Back in 1999 I could have invested in Apple stock for a mere $10 a share. Or, I could take my piddling sub-$1000 savings at the time, and pour it straight into an eight year old Peugeot 405. A car that I found at an auto auction in the thick of Georgia's Deliverance country.

Guess which one I invested in?

I don't know why I fell in love with the idea of owning a Peugeot. At the time I was working at five to seven different auto auctions a week as an auctioneer, and looking back, I must have breathed an awful lot of gas fumes to get to that extreme state of delusion.

It was actually a whole lot of little things that put me on the road to the terminal cancer that is French car ownership. I started noticing a Peugeot 505 wagon at a house nearby in the typical abandoned state. Flattish tires. Exterior covered in dirt. A license plate that expired three years ago and next to it was... a 1988 Jaguar XJ6.


I wish I had a friend who told me this...

But what I ended up doing was befriending a guy from the old Car Talk bulletin boards with the handle, The Headless Chevalier. His real name was Marty, and somehow Marty was getting the types of deals on cars that us enthusiasts salivate over.


The low-mileage high end European vehicle that somehow goes for less than $2000? Marty had three of them thanks to his work as a probate lawyer in Pennsylvania. A 405 MI16, a 505 diesel wagon, and something else that required a lot of free time and fluency in French to maintain. The descendants of the dead wanted nothing to do with a French orphan car, which meant Marty could share and experience his love for what were seemingly cheap unloved cars.

So the mind trap of me buying a piece of failed French engineering was pretty much set. As the weeks wore on I went deeper into the hole of human stupidity. I started following the old BBS boards that had the name It should have been named alt.peugeot.cananyonefixmyrollingpos because everyone there seemingly had an old Peugeot laying in the weeds, but all I heard between the moans and pangs of financial agony was an opportunity to do something new car wise.


That fateful day of financial self-mutilation finally came at a small auto auction in north Georgia. An auction that should have been issued a hanging banner that said, "We Only Sell Junk! Really!"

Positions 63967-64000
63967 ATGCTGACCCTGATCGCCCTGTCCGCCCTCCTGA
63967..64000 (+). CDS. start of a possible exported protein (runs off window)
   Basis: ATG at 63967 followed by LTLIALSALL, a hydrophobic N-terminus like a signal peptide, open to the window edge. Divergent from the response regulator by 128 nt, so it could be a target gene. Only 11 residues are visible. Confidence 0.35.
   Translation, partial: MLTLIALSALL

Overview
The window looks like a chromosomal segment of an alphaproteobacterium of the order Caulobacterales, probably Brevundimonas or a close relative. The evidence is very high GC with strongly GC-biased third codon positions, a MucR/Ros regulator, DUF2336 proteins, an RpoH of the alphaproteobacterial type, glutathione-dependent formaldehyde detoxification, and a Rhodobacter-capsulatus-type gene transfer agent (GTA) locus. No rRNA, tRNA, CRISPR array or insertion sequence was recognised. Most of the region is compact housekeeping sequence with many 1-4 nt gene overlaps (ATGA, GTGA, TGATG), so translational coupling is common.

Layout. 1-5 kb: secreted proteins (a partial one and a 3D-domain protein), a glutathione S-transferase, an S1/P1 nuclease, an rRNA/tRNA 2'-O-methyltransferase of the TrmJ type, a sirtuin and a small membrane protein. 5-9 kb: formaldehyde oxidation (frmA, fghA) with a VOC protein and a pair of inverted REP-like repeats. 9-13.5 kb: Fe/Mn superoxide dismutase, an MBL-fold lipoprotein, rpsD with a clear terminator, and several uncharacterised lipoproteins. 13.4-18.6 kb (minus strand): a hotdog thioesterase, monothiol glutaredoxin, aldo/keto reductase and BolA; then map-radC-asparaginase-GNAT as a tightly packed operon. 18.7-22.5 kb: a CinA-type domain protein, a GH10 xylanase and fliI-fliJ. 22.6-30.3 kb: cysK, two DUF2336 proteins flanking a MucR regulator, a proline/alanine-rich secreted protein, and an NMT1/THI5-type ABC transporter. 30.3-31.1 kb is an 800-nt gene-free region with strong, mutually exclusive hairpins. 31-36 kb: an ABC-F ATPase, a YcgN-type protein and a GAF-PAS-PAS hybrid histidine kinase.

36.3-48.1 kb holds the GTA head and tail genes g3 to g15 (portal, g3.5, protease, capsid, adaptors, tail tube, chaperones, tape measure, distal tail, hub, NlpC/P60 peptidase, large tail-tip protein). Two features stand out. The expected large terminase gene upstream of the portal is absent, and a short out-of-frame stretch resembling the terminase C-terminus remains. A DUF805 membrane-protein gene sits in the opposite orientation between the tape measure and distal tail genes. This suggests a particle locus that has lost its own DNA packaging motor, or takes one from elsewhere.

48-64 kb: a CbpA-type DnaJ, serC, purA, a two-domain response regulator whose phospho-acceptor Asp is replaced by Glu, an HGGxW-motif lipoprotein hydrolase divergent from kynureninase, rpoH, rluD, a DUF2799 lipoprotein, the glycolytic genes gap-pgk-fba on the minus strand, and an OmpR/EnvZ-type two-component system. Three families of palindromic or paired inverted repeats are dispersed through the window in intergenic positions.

I saw a 1991 Peugeot 405 with less than 100k and for all of $225, I bought it. Keep in mind that back in 1999 you could buy a lot of cars that weren't running for less than $100.

This "Poo-got!" as the cashier at the auction called it, seemed to run great. The engine was fine. The interior was surprisingly nice. Seats were fantastic. I pulled onto the winding one lane road and went from first to second gear.


KA-PLOW! It was like I got shot on the ass. Nevermind... let's see how third gear is ... third gear? third gear?.... anyone?....awwww....fuuudddggee!!!

Actually I was expecting failure, and boy did I get it. I drove home in the car I came to the auction with, and the next morning, I called a nearby junkyard to find out if they had any Peugeot 405s.


"Yeah, we have three."

"Great! Can I get a tranny?"

"Nope, that's why they're all here."


I came to find out that the ZF transmissions were about the 27th fatal weakness of these models. Like the timing belt on an old Daewoo, once the Peugeot tranny decided to deep-six itself, everything attached to it was pretty much toast.

I kept the car at the auction and a month later, I got lucky. Someone wrecked a 405 and it wound up at an impound lot auction for a wrecker service. I bought it for $125, had a transmission shop nearby the junkyard install it for $600, and with about $1000 in it, I finally had my Peugeot. It was great... for three days.


Then the fuel pump went. That was another $250. The power steering leaked. I fixed that. A coolant hose had a small leak. Fixed that too. The power steering leaked again and this time it was a bad rack.


I soon found out about an old axiom frequently cited by two automotive philosophers named Click and Clack who had the deep misfortune of repairing dozens of these rolling French turds, "The French copy nobody, and nobody copies the French." I put it in an auction that I did on Thursday evenings and sold it for $800.

I lost money. But I got an education. In the car business, the tuition you pay is called experience and this one lead me as far away from the romanticism of owning unique cars as Mercury is from Pluto. When someone offers me a broke down piece of nostalgia for a price premium at my dealership I always have three answers in the back of my mind.



"Hell no!"


"Are you talkin' to me???"

These days I give advice to folks who haven't been immersed in the brutal free market that is buying and selling used cars. 15 years and thousands of cars later, I have learned an awful lot of unique lessons. So feel free to read my old stuff, my new stuff, and... before I forget, let me ask you.


Have you ever owned a car that was worth more dead than alive?